One-size-fits all "fashion" sustainability standards don't work in the real world. Because shoes aren't shirts.
There can be upwards of 70 materials and components that go into making shoes versus five for a t-shirt. Even basic kid's shoes, an example of what a breakout of materials could look like below, require a multitude of materials.
While apparel is made predominantly from textiles, shoes contain an exorbitant number of diverse materials and components – increasingly made up of more plant based and recycled content – including:
Stainless Steel Wire
White Glue (PVA)
A brand may manufacture 30 different types of shoes, per season, each with different materials from multiple suppliers based in different countries – resulting in huge traceability challenges and complexities not really seen in apparel.
Source: Wade and Andrea Motawi,
How Shoes Are Made, 2018
T-shirts need a sewing machine and a few hands. Traditional shoe manufacturing requires large machines and assembly lines where there are over 100 touches for each pair of shoes.
Shoe factories often employee hundreds of people manufacturing shoes because of the complexity of cutting, sewing, attaching multiple layered materials (backings and reinforcements), finishing and artisan needs.
“…materials can be cut and sewn conventionally, but can also be laser cut, RF welded, hot pressed, cold pressed, co-molded, perforated, and over-molded; all on one shoe!” (Wade and Andrea Motawi, Shoe Material Design Guide. P. 32, 2017)
Unlike apparel, many materials must be bonded together to provide toughness, body, and durability for consumer use; common examples are fabric backing (adding liquid resin and or coatings) and lamination. This adds additional processes and complexity in production but also requires unique disassembly techniques not found in most apparel items. Footwear companies are working to add more recycled or bio-based materials to displace traditional materials here, but performance will continue to require the above complex assembly.
Affixing the upper to the outsole midsole on nearly all sneakers, for example, also requires glue in 12 areas across a shoe, adding to the complex process and requiring a great focus on details. This does not even account for the work needed to attach metal hardware like eyelets or inserting metal shanks for boots or heels.
Shoes must perform to higher regulatory standards than most other products because they are under constant pressure by consumers in constant motion. Imagine firefighters, nurses or construction workers. Shoes must be manufactured with multiple performance factors not found in apparel including:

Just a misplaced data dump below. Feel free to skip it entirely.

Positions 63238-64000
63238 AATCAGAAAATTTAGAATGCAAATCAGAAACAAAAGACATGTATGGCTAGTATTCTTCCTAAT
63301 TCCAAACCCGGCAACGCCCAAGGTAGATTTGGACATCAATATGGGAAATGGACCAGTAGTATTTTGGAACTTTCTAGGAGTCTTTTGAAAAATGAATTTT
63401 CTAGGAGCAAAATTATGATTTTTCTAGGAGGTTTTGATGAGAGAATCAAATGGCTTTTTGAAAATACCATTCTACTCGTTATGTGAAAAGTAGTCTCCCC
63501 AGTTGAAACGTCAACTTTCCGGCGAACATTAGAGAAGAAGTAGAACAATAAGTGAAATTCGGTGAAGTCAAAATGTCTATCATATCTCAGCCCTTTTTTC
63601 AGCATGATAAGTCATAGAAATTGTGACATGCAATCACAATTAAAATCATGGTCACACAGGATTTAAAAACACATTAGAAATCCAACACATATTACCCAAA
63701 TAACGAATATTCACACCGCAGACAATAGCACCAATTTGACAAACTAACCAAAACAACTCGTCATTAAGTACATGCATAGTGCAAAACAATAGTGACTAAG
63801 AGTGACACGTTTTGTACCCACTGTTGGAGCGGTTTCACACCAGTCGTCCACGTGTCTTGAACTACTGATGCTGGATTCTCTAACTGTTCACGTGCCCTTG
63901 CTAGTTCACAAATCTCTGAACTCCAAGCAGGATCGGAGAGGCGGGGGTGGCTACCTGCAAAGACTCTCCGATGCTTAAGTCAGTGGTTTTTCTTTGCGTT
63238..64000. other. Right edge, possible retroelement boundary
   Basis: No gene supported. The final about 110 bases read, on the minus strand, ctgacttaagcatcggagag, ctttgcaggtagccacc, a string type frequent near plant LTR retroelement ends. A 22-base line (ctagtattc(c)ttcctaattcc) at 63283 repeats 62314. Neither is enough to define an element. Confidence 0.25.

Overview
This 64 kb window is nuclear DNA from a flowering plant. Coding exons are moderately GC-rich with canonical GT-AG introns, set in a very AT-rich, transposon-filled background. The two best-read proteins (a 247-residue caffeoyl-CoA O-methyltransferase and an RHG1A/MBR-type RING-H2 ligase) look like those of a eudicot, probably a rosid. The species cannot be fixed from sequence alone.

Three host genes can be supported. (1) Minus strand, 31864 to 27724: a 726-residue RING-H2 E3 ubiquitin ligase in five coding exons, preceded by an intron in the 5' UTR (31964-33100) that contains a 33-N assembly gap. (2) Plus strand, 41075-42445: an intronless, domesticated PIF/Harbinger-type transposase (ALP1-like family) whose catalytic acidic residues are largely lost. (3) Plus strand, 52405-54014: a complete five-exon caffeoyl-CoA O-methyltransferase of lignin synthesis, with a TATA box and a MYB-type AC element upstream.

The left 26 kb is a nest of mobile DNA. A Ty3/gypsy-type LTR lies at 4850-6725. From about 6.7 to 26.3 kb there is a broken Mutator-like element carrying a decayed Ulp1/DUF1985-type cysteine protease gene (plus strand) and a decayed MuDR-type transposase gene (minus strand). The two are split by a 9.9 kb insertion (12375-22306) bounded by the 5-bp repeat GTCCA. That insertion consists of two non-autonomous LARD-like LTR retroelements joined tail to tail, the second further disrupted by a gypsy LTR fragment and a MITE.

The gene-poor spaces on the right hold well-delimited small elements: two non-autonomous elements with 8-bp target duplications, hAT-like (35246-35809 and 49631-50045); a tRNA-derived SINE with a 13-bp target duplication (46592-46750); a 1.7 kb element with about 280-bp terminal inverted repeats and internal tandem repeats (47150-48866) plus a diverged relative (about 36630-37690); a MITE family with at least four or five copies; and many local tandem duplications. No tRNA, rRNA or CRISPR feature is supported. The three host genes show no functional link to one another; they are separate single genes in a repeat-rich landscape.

slip resistance (see picture of test machine)
flexibility (see bottom picture of test machine)
durability and weight support
All of this is needed for the full safety of the consumer to protect against slipping, twisted ankles, and other health related issues.
Inside a shoe are hidden materials and components needed to ensure performance, vastly different than apparel functions. Some of these include:
toe and heel counters
toe rand reinforcements
eye stay reinforcements
A multitude of materials, many affixed together, make it hard to recycle footwear. Some companies have programs to recycle their shoes, others are designing for disassembly. However, there is no such infrastructure to recycle large amounts of dissimilar footwear across the industry.
Added to this is the fact there are a multitude of construction types needed to understand how to effectively separate the upper from the bottom to have a better chance of isolating materials for increased recyclability. Including:
Goodyear welt construction
Norwegian storm welt construction
Stich down Veldtschoen welt construction
List and Photo Source: (How Shoes Are Made. 2018. P. 27–28)
Shoes require more than a machine to grind unusable shoes. You need a team of experts who understand the materials across the shoe as well as how it is constructed to disassemble footwear. This may require sorting shoes into construction categories and specific machines. Thus, a much different circular infrastructure and model is required than apparel, one that is not reflected in most suggested policies.
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